During President Habyarimana’s years in power, France maintained very close relations with him, as part of its Françafrique policy, and assisted Rwanda militarily against the RPF during the Civil War; France considered the RPF, along with Uganda, as part of an “plot” to increase Anglophone influence at the expense of French influence. During the first few days of the genocide, France launched Amaryllis, a military operation assisted by the Belgian army and UNAMIR, to evacuate expatriates from Rwanda. The French and Belgians refused to allow any Tutsi to accompany them, and those who boarded the evacuation trucks were forced off at Rwandan government checkpoints, where they were killed. The French also separated several expatriates and children from their Tutsi spouses, rescuing the foreigners but leaving the Rwandans to likely death. The French did, however, rescue several high profile members of Habyarimana’s government, as well as his wife, Agathe.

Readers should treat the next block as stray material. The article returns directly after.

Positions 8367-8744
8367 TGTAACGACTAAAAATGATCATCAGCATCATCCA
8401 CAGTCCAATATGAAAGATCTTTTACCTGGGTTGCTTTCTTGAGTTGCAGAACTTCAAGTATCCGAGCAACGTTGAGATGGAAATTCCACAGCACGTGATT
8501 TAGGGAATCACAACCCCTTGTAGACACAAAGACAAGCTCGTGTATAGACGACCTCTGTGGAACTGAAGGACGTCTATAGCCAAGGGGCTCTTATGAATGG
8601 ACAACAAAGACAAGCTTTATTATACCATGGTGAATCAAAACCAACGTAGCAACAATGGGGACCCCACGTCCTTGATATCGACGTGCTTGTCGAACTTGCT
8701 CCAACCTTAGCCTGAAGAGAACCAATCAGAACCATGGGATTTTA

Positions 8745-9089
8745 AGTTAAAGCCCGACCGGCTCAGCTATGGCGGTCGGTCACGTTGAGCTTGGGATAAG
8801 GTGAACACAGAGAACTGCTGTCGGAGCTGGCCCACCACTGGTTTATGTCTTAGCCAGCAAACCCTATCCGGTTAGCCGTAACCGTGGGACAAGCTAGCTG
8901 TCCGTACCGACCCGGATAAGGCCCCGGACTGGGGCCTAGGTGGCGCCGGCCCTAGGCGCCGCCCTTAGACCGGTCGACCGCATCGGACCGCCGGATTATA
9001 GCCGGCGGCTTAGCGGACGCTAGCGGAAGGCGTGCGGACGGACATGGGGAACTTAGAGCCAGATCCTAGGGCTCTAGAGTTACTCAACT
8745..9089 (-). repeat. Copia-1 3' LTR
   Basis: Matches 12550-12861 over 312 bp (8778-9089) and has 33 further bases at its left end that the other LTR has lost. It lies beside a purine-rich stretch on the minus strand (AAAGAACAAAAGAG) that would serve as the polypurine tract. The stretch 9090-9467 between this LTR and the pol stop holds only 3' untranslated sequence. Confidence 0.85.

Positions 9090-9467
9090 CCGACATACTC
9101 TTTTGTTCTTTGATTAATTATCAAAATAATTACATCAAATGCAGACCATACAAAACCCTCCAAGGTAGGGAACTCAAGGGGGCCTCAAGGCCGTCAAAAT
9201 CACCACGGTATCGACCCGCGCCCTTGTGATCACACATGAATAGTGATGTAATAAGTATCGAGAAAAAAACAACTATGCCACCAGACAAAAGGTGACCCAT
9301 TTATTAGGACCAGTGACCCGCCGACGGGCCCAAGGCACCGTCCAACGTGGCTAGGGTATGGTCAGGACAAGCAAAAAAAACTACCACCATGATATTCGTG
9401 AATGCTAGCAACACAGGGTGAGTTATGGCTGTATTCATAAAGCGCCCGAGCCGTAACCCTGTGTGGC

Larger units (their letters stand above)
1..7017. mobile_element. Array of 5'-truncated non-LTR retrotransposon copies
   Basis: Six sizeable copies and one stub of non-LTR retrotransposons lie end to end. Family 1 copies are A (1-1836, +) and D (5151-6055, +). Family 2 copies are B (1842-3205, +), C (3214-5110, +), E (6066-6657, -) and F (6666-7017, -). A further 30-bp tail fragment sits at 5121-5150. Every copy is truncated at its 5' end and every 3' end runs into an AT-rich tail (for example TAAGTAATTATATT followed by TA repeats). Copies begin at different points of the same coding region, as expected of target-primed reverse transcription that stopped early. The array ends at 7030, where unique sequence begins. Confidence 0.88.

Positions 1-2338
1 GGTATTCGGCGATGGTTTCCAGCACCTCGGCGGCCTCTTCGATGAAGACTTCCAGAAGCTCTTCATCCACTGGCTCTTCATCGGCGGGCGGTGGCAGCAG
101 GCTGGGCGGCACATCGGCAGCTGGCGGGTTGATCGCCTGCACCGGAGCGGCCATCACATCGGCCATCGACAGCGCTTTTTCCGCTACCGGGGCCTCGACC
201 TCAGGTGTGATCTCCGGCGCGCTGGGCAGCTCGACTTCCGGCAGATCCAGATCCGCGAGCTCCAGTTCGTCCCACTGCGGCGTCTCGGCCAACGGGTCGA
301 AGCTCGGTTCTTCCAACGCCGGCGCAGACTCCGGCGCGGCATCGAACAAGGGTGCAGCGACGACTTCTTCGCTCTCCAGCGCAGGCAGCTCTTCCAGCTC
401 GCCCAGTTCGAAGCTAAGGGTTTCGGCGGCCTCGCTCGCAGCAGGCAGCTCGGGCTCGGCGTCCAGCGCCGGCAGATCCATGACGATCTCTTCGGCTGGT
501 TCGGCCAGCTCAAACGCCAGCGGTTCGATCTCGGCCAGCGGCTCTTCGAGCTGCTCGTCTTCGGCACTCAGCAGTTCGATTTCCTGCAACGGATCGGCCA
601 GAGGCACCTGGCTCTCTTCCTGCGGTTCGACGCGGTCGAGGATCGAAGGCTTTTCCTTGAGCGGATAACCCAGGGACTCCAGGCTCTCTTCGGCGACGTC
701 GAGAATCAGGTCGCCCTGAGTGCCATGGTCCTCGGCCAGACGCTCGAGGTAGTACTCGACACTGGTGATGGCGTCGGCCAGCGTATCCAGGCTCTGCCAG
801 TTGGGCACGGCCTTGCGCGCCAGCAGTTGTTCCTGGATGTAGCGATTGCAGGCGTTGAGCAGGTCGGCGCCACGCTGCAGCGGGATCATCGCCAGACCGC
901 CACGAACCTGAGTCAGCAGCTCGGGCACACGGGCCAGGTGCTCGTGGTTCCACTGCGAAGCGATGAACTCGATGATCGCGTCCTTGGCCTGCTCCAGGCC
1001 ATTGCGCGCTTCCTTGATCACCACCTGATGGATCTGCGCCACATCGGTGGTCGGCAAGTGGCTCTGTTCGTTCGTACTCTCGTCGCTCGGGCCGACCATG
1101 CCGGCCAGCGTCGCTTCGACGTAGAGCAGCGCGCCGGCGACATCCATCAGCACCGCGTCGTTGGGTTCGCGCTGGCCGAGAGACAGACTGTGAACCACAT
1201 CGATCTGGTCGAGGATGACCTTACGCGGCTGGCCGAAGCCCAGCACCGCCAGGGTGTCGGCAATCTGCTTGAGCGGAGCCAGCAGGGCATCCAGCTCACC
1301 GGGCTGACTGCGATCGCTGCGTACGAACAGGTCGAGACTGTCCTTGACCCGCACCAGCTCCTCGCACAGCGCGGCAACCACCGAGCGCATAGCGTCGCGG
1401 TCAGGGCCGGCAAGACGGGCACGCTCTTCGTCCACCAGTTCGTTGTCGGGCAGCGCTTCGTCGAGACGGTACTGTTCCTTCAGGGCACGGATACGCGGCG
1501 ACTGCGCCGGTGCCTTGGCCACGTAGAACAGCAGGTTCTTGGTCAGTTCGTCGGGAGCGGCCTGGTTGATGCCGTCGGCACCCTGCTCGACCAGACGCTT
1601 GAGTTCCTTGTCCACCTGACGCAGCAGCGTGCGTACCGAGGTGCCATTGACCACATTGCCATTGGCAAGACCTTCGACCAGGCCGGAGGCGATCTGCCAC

In late June 1994, France launched Opération Turquoise, a UN-mandated mission to create safe humanitarian areas for displaced persons, refugees, and civilians in danger; from bases in the Zairian cities of Goma and Bukavu, the French entered southwestern Rwanda and established the zone Turquoise, within the Cyangugu–Kibuye–Gikongoro triangle, an area occupying approximately a fifth of Rwanda. Radio France International estimates that Turquoise saved around 15,000 lives, but with the genocide coming to an end and the RPF’s ascendancy, many Rwandans interpreted Turquoise as a mission to protect Hutu from the RPF, including some who had participated in the genocide. The French remained hostile to the RPF, and their presence temporarily stalled the RPF’s advance.
A number of inquiries have been held into French involvement in Rwanda, including the 1998 French Parliamentary Commission on Rwanda, which accused France of errors of judgement, including “military cooperation against a background of ethnic tensions, massacres and violence,” but did not accuse France of direct responsibility for the genocide itself. A 2008 report by the Rwandan government sponsored Mucyo Commission accused the French government of knowing of preparations for the genocide and helping to train Hutu militia members.
– Other nations